Breast Cancer Screening:
Mammogram, Thermography or Ultrasound
My Breast Cancer Story
This has been a hard couple months for me. I just got home last Monday from the hospital having had a partial mastectomy for Lobular Breast Cancer. My surgery was suppose to be only a lumpectomy but they could not get clean margins without taking more tissue. But lets back up:
MAMMOGRAMS: There is so much controversy over breast cancer screening – should I have a mammogram or not? My sister refuses to get one because she believes if you squish your girls, and there is a tumor, it will pop the tumor spreading the cancer in the breast. So how do people who feel this way get checked to make sure they don’t have a cancerous breast lump? After all, you want to catch it early so that your chances of survival are good.
THERMOGRAPHY: I have heard others, including members in my family, say that thermography is all you need because it will show any inflammation that is going on in your body. The thought is that inflammation will occur in your breast prior to having a tumor form or while it is forming and you can catch it early. My sister really wanted me to have thermography on my breasts, so I had a head to toe thermography done in Portland, Oregon in late April, 1017, that’s only 2 months ago!! Thermography is indeed easy. They just take photos of your body using a special camera that senses heat. It shows up in colors with yellow and orange showing inflammation where as greens and blues show cool and no inflammation. The idea is if your photos show lots of yellow and oranges you have inflammation in the areas it shows and may have health problems in those areas. My photos showed nothing on my breasts…in fact it was cold – a deep blue/green. No yellow or orange color showing any type of inflammation. (But I had a breast cancer at that time and didn’t know it.) If I had relied only upon this test I would be in much deeper trouble than I am now. A family member also was relying on her negative thermography photos.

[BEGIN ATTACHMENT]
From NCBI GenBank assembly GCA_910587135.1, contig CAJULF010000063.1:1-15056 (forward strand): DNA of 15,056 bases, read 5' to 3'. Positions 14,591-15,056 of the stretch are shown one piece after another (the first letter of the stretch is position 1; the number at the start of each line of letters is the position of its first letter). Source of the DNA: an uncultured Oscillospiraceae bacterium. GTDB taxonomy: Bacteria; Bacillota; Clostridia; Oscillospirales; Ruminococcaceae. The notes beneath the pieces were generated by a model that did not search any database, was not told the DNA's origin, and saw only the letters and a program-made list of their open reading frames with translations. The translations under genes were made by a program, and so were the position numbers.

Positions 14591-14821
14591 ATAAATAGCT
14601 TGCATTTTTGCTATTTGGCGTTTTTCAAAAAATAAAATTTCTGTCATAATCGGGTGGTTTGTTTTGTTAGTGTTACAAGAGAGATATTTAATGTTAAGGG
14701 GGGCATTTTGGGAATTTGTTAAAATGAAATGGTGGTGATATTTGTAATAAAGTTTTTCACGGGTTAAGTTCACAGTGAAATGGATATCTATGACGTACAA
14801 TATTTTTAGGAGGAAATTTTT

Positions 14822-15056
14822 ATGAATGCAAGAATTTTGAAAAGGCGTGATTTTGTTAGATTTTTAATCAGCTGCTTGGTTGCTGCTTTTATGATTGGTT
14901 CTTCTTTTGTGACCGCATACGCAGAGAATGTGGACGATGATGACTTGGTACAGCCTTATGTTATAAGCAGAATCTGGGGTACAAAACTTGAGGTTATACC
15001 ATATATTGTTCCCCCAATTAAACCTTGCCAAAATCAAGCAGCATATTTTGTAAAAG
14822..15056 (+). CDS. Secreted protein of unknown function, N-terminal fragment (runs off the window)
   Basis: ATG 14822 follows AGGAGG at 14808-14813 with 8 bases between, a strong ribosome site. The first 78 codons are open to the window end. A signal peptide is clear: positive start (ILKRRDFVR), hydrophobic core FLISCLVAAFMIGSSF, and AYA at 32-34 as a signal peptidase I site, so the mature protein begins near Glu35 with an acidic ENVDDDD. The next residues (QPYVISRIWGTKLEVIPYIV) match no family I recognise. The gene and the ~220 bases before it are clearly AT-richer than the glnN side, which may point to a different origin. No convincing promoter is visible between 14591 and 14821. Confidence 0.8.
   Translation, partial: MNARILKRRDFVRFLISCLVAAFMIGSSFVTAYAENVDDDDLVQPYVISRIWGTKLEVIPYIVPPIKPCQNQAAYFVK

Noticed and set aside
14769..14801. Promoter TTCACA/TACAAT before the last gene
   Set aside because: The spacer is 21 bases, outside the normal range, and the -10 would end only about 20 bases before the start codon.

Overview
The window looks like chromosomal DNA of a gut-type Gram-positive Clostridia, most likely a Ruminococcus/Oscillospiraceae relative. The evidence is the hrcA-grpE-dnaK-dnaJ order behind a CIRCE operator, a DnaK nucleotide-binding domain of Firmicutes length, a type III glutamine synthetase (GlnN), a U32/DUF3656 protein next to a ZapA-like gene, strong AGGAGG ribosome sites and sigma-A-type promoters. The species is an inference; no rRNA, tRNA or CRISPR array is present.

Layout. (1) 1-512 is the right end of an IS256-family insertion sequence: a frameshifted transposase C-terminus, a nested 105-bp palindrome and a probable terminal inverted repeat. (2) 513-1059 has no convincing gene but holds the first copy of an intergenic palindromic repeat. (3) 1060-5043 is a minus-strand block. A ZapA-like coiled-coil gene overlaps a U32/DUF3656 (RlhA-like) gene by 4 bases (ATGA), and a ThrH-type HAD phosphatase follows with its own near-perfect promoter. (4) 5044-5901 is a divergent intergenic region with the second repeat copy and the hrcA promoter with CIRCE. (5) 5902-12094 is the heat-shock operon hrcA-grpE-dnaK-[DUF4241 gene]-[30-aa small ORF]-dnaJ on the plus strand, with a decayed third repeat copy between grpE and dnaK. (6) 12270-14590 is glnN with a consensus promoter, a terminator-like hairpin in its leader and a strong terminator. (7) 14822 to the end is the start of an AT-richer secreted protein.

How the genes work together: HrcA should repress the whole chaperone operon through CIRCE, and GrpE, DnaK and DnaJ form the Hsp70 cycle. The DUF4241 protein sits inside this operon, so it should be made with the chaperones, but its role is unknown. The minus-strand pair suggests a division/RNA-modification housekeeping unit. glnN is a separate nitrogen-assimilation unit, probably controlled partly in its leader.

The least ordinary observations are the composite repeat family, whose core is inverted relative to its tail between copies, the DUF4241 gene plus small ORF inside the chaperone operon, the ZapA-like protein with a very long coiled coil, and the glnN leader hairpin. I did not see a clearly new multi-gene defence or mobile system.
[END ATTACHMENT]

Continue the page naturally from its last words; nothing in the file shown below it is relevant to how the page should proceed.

When I returned home from Oregon in May, I went ahead and saw my MD because I was due for my yearly mammogram and I had noticed a small dimple in the skin of my breast. I just wanted to make sure there was no cancer. After having had the thermogram I really wasn’t expecting to find anything since my breasts were “cold”. My doctor did a manual breast exam but wasn’t sure if she felt a lump or not where the dimpling was. She thought she felt something but just wasn’t sure, so to be safe she said she would order a diagnostic mammogram. I didn’t know what a diagnostic mammogram included since I’ve usually always just had extra films done after a regular mammogram if there were questions and then was given the OK. Nothing was wrong.
ULTRASOUND: My mammogram was finished and then they said they would do an ultrasound of my breast in the area of the dimpling. That was the “extra” testing to qualify for a diagnostic mammogram test. An Ultrasound is so easy, they just put some gel on your body and move a wand over it to take photos inside. The radiologist came in and told me my mammogram was negative and showed nothing, but the ultrasound showed what he felt could very likely be cancer. He said I should have a biopsy! I had the biopsy done the next day. And to my utter amazement, it was positive for breast cancer!